• Set up a swap partition instead of a swap file. I'm thinking that if something was causing corruption when you suspend or hibernate the OS the damage would be limited to the swap partition.
  • Check your Grub boot menu information. I had some really odd information show up in my boot command line after a recent Leap installation. It appeared that the installer or the grub setup got confused about the disk naming and it pointed to an incorrect partition in the "resume=" portion. (My fix: Adding a label to swap partitions and mount them by label. I mount everything by label. "/", md-devices, you name it.)

Personally, I think you'll find that the disk may be going bad.

Good luck...
 
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Old 06-19-2019, 10:19 AM   #8
copperly
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I wasn't really trying to blame Linux, just trying to say that it wasn't an individual distro that this was happening to. It very well might be a failing hard drive, in which case I can buy a new one, probably an SSD. I posted those pictures just to show some details about my hard drive and the results of the smart test even though it indicated that the drive was fine. I just thought it would be good info to start with. I have a swap partition and always have. One thing to note is that it's always my root partition that gets corrupted, all of the other partitions on the disk will be fine. I'll try to check the grub options, and I'll run a memtest.
 
Old 06-19-2019, 10:31 AM   #9
TB0ne
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Quote:
Originally Posted by copperly View Post
So I've been having an issue with hard drive corruption on my laptop for a very long time. Recently it has been that every single distro, ranging from Ubuntu to solus to fedora, has been rendered unusable by hard drive corruption. I got some advice from someone who works in IT about it and they thought the issue was that my ram was getting corrupted when I suspend and then written to disk, but disabling suspend did not help. My laptop is a Lenovo ideapad-15abr. I've done smart tests on my hard drive, and everything comes up as ok. I'm not sure what to do at this point, because in another week my current distro, pop_os, is going to be corrupted. I will be happy to provide any additional information if needed. The link below is to a shared google photos album that contains the gnome disks info for my hard drive and the smart test results. https://photos.app.goo.gl/M8LNzBSQYnN84st97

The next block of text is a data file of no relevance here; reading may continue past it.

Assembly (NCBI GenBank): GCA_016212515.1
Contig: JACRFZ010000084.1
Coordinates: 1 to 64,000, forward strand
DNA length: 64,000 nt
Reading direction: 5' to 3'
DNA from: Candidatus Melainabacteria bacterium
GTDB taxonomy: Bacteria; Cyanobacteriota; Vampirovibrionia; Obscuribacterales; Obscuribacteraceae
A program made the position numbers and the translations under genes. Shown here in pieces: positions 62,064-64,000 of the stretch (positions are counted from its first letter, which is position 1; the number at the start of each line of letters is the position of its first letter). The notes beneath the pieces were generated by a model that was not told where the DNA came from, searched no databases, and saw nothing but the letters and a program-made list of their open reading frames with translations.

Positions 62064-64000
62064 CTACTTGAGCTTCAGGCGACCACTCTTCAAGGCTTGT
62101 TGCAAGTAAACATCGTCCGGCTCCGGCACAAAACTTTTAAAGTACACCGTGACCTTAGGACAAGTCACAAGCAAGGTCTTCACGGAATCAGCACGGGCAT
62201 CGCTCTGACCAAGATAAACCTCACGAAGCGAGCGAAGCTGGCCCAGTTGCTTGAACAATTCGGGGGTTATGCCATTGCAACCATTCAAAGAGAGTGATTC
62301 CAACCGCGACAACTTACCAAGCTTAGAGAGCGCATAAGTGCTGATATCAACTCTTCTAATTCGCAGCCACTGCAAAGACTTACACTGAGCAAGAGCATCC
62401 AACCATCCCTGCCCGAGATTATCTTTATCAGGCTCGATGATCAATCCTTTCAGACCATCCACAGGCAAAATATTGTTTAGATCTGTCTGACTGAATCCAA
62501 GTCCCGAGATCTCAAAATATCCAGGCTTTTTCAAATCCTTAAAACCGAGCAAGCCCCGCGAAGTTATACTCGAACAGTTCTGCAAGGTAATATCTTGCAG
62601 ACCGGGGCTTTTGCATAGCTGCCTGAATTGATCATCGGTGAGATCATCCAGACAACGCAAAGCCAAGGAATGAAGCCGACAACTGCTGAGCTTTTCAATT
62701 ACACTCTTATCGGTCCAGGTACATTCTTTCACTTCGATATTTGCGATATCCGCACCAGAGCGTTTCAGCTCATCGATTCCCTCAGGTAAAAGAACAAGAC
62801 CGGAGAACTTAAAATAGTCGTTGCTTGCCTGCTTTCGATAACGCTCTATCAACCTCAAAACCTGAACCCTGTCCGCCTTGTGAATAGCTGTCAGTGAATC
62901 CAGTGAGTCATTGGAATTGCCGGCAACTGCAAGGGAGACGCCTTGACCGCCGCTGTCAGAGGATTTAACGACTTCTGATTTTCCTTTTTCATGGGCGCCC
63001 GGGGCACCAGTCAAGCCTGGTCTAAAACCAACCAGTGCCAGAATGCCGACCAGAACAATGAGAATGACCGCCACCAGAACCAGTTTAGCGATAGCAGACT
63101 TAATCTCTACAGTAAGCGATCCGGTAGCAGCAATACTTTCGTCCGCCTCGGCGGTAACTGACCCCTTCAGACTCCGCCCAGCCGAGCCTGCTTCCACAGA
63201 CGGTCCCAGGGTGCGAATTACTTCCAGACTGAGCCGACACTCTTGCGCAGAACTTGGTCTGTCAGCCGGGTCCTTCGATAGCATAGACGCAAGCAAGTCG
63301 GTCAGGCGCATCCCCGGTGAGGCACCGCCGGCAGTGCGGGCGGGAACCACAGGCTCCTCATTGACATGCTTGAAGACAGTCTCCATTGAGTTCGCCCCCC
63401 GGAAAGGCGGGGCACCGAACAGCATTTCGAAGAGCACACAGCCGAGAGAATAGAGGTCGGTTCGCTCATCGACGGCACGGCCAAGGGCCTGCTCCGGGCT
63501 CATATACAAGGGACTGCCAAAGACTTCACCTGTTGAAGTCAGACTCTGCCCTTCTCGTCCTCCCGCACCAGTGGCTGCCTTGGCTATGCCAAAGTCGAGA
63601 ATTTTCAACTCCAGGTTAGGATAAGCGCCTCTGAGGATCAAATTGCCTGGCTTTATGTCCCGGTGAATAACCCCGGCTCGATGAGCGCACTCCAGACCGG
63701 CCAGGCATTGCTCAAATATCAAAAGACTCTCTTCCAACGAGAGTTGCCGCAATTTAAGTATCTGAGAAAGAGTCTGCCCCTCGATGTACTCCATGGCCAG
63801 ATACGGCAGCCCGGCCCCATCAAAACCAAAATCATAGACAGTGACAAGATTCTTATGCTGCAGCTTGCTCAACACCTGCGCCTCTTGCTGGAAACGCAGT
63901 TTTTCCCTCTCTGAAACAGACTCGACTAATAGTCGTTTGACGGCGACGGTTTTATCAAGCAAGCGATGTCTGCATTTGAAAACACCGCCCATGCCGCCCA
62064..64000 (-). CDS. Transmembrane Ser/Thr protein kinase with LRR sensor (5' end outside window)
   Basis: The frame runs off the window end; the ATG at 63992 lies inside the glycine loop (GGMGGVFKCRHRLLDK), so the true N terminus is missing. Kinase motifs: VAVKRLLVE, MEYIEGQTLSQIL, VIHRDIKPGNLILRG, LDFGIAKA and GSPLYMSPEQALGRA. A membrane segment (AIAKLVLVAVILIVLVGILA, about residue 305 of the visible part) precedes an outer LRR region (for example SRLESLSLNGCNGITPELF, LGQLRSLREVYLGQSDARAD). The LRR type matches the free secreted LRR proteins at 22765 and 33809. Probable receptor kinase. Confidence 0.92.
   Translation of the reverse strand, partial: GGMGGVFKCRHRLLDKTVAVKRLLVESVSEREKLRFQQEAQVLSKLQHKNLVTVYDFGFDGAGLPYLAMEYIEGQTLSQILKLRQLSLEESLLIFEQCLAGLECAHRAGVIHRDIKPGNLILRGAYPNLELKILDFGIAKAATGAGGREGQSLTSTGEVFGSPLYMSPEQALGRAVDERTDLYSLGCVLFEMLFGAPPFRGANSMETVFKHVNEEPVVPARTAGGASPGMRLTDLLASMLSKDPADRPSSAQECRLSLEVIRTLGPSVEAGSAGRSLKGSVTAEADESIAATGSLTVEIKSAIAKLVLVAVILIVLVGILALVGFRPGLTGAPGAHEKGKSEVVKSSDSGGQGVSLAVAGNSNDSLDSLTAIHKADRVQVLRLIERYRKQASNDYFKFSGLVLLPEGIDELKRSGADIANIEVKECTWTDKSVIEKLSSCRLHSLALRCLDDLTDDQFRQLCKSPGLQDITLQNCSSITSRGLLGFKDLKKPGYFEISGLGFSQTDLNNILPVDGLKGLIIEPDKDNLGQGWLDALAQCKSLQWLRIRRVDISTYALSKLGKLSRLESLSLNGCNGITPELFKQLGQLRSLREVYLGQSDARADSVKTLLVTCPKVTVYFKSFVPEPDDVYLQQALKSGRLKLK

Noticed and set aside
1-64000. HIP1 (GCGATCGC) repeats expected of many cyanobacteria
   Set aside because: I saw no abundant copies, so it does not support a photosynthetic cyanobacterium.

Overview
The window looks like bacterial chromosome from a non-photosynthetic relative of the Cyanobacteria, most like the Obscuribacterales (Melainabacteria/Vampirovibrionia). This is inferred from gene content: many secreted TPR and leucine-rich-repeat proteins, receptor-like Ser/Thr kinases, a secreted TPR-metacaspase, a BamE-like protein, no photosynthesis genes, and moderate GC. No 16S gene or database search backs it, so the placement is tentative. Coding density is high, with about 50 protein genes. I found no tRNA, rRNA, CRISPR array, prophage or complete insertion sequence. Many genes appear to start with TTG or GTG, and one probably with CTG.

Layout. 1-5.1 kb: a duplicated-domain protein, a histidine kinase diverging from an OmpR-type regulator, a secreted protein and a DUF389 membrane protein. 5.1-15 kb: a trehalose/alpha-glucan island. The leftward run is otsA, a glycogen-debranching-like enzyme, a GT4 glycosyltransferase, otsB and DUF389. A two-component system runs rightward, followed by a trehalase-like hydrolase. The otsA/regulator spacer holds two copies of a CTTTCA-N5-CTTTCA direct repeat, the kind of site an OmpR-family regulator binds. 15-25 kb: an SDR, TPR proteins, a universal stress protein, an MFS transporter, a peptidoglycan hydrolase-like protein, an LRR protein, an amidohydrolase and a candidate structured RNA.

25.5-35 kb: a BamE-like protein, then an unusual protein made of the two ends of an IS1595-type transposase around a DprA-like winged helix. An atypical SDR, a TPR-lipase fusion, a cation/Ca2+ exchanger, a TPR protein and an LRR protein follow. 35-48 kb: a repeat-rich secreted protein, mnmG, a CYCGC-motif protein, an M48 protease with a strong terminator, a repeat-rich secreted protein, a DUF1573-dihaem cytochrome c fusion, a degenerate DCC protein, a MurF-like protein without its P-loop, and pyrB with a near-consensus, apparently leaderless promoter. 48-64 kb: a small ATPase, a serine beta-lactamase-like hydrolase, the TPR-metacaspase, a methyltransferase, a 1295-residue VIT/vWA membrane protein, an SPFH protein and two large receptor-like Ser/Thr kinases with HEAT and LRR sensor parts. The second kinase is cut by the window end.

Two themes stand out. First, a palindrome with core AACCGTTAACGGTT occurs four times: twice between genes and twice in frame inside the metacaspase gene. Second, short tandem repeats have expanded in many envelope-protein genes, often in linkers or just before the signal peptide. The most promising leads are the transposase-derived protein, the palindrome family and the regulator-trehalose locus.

Just because the drive isn't telling you it's not OK, doesn't mean there isn't a part that's flaky. Also, bear in mind that heat (say, in a small laptop?) can effect things.

One thing you haven't said is how you typically shut the system down. Do you just power off? Pull the plug? Or do you hibernate/sleep? Could be nothing more than improper shutdown, causing the drive to need to be fsck'ed, as ANY distro would. Has the 'someone who works in IT' offered to help? Because suspend/sleep in Linux may not always work correctly, at least in my experience. And the fact that this problem follows you from one distro to another, actually rules OUT anything to do with Linux, since they have different kernels/drivers/release levels.

I'm with rtmistler here...it's either the hardware or you. And rather than formatting/reinstalling over and over, install a distro like Mint that has broad support and is aimed at new users, and LEAVE IT THERE. Do a proper shutdown on your system..don't just close the lid or sleep/hibernate, and see if your problem goes away. SSD's are cheap these days, and the performance increase is well worth it. Not to mention the fact that getting the HDD out of a laptop will help it run much cooler too.
 
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Old 06-19-2019, 10:42 AM   #10
rtmistler
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+1 TB0ne,

There are a lot of analysis points to consider when diagnosing this type of problem.

You should asses how far you wish to go with diagnosing this. And clearly distribution changing does not seem to be helping you in this case.
 
Old 06-19-2019, 10:56 AM   #11
copperly